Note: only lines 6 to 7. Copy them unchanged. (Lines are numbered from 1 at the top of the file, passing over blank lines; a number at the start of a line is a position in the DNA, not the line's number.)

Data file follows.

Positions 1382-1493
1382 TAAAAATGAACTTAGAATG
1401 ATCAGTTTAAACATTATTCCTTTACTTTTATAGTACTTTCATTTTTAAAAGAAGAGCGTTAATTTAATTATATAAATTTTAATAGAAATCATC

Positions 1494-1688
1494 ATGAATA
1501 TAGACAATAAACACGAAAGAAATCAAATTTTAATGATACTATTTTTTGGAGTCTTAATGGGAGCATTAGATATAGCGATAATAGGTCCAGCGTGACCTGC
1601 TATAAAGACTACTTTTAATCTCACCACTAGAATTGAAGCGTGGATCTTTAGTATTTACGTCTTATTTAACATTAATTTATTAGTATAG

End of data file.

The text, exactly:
1501 TAGACAATAAACACGAAAGAAATCAAATTTTAATGATACTATTTTTTGGAGTCTTAATGGGAGCATTAGATATAGCGATAATAGGTCCAGCGTGACCTGC
1601 TATAAAGACTACTTTTAATCTCACCACTAGAATTGAAGCGTGGATCTTTAGTATTTACGTCTTATTTAACATTAATTTATTAGTATAG